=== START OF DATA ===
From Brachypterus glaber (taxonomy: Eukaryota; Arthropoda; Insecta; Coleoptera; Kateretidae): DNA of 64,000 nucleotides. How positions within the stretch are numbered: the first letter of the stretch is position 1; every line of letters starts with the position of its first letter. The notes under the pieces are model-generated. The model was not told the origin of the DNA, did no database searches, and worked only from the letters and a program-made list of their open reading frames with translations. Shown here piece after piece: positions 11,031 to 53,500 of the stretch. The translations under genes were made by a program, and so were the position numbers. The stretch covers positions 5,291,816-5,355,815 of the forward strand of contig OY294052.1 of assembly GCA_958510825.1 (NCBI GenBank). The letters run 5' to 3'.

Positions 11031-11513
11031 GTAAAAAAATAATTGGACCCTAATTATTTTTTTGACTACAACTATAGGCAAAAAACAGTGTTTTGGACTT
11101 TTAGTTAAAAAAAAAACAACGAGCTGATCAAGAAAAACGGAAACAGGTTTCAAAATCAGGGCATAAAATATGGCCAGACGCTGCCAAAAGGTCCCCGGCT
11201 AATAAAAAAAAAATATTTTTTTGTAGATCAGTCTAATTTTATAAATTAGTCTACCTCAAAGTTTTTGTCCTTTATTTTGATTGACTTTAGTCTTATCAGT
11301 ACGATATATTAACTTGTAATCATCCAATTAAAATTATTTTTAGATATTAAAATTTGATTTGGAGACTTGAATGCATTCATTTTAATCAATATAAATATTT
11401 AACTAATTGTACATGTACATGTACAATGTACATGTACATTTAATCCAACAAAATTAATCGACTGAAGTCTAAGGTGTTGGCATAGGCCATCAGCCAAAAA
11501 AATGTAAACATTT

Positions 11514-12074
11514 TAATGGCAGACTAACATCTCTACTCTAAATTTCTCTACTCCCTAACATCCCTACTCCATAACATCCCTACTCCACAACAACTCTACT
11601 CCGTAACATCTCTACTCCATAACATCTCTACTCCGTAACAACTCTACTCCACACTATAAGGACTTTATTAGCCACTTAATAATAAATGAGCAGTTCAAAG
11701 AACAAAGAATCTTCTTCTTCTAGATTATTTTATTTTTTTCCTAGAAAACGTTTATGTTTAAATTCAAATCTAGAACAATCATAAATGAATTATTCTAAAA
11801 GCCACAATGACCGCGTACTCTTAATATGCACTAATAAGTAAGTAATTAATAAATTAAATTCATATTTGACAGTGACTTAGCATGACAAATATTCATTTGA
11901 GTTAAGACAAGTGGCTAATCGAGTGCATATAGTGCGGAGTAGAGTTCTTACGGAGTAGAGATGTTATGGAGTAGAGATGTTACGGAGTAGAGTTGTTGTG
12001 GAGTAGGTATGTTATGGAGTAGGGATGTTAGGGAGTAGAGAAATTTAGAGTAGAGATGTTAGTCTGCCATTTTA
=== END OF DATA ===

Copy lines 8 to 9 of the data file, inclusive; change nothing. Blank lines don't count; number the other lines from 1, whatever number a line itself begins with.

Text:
11501 AATGTAAACATTT

Positions 11514-12074